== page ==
Sepsis-associated encephalopathy and septic encephalitis: an update

Link to article at PubMed

Expert Rev Anti Infect Ther. 2020 Aug 18. doi: 10.1080/14787210.2020.1812384. Online ahead of print.


INTRODUCTION: Sepsis-associated encephalopathy (SAE) and septic encephalitis (SE) are associated with increased mortality, long-term cognitive impairment and focal neurological deficits.

AREAS COVERED: The PUBMED database was searched 2016-2020. The clinical manifestation of SAE is delirium, SE additionally is characterized by focal neurological symptoms. SAE is caused by inflammation with endothelial/microglial activation, increase of permeability of the blood-brain-barrier, hypoxia, imbalance of neurotransmitters, glial activation, axonal and neuronal loss. Septic-embolic (SEE) and septic-metastatic encephalitis (SME) are characterized by focal ischemia (SEE) and small abscesses (SME). The continuum between SAE, SME and SEE is documented by imaging techniques and autopsies. The backbone of treatment is rapid optimum antibiotic therapy. Experimental approaches focus on modulation of inflammation, stabilization of the blood-brain barrier and restoration of membrane/mitochondrial function.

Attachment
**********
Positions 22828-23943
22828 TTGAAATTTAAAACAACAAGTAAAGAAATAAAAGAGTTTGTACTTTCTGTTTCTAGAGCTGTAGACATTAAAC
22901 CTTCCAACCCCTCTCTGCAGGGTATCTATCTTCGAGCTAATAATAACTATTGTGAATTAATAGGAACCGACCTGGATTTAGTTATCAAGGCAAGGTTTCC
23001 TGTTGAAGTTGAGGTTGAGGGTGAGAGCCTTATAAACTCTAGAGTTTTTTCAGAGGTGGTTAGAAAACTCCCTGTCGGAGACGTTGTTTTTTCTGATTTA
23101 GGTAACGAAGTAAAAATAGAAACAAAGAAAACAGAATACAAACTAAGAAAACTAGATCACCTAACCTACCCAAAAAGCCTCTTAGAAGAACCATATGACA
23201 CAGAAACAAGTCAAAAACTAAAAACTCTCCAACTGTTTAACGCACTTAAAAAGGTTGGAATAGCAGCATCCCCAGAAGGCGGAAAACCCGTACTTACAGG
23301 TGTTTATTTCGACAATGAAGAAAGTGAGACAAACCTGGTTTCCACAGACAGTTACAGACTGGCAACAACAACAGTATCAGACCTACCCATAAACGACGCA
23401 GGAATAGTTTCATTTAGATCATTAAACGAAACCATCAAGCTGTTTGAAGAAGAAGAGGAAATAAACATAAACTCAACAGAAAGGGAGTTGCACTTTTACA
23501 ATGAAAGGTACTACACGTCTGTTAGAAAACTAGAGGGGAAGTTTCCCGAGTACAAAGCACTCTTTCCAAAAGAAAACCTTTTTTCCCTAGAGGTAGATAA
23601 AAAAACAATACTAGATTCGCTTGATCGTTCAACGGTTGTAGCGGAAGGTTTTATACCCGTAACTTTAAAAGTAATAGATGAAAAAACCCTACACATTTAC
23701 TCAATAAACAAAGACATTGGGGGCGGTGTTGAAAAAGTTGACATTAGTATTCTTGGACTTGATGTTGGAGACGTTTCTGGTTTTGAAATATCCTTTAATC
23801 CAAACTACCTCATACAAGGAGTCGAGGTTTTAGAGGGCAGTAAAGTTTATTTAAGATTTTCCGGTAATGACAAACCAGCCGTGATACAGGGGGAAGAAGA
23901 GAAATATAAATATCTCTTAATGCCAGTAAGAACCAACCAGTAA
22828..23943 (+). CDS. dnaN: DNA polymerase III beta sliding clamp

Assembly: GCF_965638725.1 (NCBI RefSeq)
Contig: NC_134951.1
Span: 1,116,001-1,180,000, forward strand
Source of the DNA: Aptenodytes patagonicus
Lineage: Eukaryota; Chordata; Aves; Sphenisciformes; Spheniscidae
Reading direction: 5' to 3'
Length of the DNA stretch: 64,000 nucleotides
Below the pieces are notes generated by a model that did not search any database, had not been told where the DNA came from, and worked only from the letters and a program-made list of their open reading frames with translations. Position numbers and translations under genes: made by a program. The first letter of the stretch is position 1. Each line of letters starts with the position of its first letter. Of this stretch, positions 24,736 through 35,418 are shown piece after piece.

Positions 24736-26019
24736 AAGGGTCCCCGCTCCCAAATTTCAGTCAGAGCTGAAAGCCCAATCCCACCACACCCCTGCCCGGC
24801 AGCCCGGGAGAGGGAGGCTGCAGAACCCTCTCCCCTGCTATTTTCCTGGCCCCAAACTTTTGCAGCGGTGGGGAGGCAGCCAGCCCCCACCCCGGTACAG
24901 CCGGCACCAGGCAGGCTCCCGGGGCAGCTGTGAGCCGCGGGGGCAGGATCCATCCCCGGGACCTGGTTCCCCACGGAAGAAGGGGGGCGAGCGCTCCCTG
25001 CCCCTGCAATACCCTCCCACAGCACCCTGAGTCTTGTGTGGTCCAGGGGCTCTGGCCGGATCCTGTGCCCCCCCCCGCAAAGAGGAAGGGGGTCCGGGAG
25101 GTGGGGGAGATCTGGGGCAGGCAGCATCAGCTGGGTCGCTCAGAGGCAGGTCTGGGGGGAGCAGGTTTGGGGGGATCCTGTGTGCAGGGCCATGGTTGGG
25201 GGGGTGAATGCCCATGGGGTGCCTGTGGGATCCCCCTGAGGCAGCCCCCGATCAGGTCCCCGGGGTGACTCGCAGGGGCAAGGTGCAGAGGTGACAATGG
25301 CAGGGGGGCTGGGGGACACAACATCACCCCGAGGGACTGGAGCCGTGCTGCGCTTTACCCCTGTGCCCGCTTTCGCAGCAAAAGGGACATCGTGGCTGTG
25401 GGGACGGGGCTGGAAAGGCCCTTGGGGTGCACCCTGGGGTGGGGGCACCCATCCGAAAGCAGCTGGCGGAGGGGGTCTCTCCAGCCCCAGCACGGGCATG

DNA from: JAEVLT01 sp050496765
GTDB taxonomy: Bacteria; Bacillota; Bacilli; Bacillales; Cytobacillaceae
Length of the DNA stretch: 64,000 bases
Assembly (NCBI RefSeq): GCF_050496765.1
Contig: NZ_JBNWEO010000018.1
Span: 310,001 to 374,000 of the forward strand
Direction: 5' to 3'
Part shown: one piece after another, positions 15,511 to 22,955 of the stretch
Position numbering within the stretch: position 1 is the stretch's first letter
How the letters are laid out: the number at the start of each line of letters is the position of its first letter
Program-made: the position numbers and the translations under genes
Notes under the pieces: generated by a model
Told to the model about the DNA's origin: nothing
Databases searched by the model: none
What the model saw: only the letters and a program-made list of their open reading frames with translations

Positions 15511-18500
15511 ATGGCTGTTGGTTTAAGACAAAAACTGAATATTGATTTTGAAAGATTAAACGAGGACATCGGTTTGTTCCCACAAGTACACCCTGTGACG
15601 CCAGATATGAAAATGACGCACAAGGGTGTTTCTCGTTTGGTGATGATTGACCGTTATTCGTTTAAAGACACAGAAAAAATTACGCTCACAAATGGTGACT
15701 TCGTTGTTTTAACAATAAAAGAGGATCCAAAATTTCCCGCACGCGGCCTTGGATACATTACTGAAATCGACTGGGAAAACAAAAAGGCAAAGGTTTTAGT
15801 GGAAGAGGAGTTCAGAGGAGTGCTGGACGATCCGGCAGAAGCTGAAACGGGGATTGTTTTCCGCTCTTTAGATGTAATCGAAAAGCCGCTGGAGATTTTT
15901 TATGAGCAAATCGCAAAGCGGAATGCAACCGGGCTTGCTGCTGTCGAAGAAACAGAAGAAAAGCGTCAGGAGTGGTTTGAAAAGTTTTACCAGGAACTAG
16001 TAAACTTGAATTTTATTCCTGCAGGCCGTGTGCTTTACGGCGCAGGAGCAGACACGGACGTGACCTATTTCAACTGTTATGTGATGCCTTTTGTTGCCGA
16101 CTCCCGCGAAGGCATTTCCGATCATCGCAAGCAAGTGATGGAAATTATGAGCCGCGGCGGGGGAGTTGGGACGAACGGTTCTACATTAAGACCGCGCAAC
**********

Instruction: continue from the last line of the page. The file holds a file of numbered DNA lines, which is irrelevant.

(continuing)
EXPERT OPINION: The most promising diagnostic approaches are new imaging techniques. The most important measure to fight delirium remains establishment of daily structure and adequate sensory stimuli. Dexmedetomidine and melatonin appear to reduce the frequency of delirium, their efficacy in SAE and SE remains to be established. Drugs already licensed for other indications or available as food supplements which may be effective in SAE are statins, L-DOPA/benserazide, β-hydroxybutyrate, palmitoylethanolamide and tetracyclines or other bactericidal non-lytic antibiotics.

PMID:32808580 | DOI:10.1080/14787210.2020.1812384

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